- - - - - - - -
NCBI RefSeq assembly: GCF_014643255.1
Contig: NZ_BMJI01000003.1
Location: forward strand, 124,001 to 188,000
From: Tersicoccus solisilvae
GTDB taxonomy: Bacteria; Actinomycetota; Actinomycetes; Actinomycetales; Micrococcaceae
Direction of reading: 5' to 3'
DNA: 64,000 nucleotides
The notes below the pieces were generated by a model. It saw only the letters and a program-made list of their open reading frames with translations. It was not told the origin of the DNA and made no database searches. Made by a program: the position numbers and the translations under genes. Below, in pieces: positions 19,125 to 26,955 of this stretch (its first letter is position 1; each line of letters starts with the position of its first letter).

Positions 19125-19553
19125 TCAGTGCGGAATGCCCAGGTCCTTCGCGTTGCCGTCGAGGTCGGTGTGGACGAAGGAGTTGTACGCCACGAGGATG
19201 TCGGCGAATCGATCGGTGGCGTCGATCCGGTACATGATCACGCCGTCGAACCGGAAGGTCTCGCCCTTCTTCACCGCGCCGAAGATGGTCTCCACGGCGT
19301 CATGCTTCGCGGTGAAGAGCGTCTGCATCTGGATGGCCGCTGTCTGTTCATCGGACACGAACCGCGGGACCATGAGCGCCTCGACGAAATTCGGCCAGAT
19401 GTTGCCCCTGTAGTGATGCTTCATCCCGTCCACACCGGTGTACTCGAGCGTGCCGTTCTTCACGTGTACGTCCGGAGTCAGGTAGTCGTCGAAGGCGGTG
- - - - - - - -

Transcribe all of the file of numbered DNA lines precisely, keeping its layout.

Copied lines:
NCBI RefSeq assembly: GCF_014643255.1
Contig: NZ_BMJI01000003.1
Location: forward strand, 124,001 to 188,000
From: Tersicoccus solisilvae
GTDB taxonomy: Bacteria; Actinomycetota; Actinomycetes; Actinomycetales; Micrococcaceae
Direction of reading: 5' to 3'
DNA: 64,000 nucleotides
The notes below the pieces were generated by a model. It saw only the letters and a program-made list of their open reading frames with translations. It was not told the origin of the DNA and made no database searches. Made by a program: the position numbers and the translations under genes. Below, in pieces: positions 19,125 to 26,955 of this stretch (its first letter is position 1; each line of letters starts with the position of its first letter).

Positions 19125-19553
19125 TCAGTGCGGAATGCCCAGGTCCTTCGCGTTGCCGTCGAGGTCGGTGTGGACGAAGGAGTTGTACGCCACGAGGATG
19201 TCGGCGAATCGATCGGTGGCGTCGATCCGGTACATGATCACGCCGTCGAACCGGAAGGTCTCGCCCTTCTTCACCGCGCCGAAGATGGTCTCCACGGCGT
19301 CATGCTTCGCGGTGAAGAGCGTCTGCATCTGGATGGCCGCTGTCTGTTCATCGGACACGAACCGCGGGACCATGAGCGCCTCGACGAAATTCGGCCAGAT
19401 GTTGCCCCTGTAGTGATGCTTCATCCCGTCCACACCGGTGTACTCGAGCGTGCCGTTCTTCACGTGTACGTCCGGAGTCAGGTAGTCGTCGAAGGCGGTG